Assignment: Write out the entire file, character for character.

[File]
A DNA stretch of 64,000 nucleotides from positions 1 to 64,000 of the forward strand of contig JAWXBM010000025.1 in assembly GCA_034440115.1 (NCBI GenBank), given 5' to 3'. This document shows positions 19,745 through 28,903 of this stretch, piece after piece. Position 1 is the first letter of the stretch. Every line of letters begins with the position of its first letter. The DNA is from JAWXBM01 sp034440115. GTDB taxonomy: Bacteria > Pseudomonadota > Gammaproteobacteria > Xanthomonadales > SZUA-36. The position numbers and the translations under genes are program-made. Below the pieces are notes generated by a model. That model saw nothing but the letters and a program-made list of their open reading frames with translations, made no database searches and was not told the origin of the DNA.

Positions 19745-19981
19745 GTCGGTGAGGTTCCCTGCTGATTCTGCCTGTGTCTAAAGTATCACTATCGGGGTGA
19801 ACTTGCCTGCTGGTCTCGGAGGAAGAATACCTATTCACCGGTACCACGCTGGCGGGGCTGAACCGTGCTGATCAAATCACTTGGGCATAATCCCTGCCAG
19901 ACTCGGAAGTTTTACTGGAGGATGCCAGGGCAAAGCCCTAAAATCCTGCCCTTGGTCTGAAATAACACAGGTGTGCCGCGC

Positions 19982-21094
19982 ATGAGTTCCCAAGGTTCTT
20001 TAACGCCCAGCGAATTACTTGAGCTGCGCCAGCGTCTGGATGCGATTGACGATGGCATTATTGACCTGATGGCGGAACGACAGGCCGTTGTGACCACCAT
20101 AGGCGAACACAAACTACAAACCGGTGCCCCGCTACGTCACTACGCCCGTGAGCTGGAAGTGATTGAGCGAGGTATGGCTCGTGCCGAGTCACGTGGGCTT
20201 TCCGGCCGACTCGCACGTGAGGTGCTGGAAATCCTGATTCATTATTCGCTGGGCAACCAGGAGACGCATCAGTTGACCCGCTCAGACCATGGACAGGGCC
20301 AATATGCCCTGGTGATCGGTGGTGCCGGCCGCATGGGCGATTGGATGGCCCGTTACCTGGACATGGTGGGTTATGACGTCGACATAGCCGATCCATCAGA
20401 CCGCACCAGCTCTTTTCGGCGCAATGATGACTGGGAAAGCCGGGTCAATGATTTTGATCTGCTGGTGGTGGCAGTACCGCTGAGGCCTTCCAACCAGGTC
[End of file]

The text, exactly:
A DNA stretch of 64,000 nucleotides from positions 1 to 64,000 of the forward strand of contig JAWXBM010000025.1 in assembly GCA_034440115.1 (NCBI GenBank), given 5' to 3'. This document shows positions 19,745 through 28,903 of this stretch, piece after piece. Position 1 is the first letter of the stretch. Every line of letters begins with the position of its first letter. The DNA is from JAWXBM01 sp034440115. GTDB taxonomy: Bacteria > Pseudomonadota > Gammaproteobacteria > Xanthomonadales > SZUA-36. The position numbers and the translations under genes are program-made. Below the pieces are notes generated by a model. That model saw nothing but the letters and a program-made list of their open reading frames with translations, made no database searches and was not told the origin of the DNA.

Positions 19745-19981
19745 GTCGGTGAGGTTCCCTGCTGATTCTGCCTGTGTCTAAAGTATCACTATCGGGGTGA
19801 ACTTGCCTGCTGGTCTCGGAGGAAGAATACCTATTCACCGGTACCACGCTGGCGGGGCTGAACCGTGCTGATCAAATCACTTGGGCATAATCCCTGCCAG
19901 ACTCGGAAGTTTTACTGGAGGATGCCAGGGCAAAGCCCTAAAATCCTGCCCTTGGTCTGAAATAACACAGGTGTGCCGCGC

Positions 19982-21094
19982 ATGAGTTCCCAAGGTTCTT
20001 TAACGCCCAGCGAATTACTTGAGCTGCGCCAGCGTCTGGATGCGATTGACGATGGCATTATTGACCTGATGGCGGAACGACAGGCCGTTGTGACCACCAT
20101 AGGCGAACACAAACTACAAACCGGTGCCCCGCTACGTCACTACGCCCGTGAGCTGGAAGTGATTGAGCGAGGTATGGCTCGTGCCGAGTCACGTGGGCTT
20201 TCCGGCCGACTCGCACGTGAGGTGCTGGAAATCCTGATTCATTATTCGCTGGGCAACCAGGAGACGCATCAGTTGACCCGCTCAGACCATGGACAGGGCC
20301 AATATGCCCTGGTGATCGGTGGTGCCGGCCGCATGGGCGATTGGATGGCCCGTTACCTGGACATGGTGGGTTATGACGTCGACATAGCCGATCCATCAGA
20401 CCGCACCAGCTCTTTTCGGCGCAATGATGACTGGGAAAGCCGGGTCAATGATTTTGATCTGCTGGTGGTGGCAGTACCGCTGAGGCCTTCCAACCAGGTC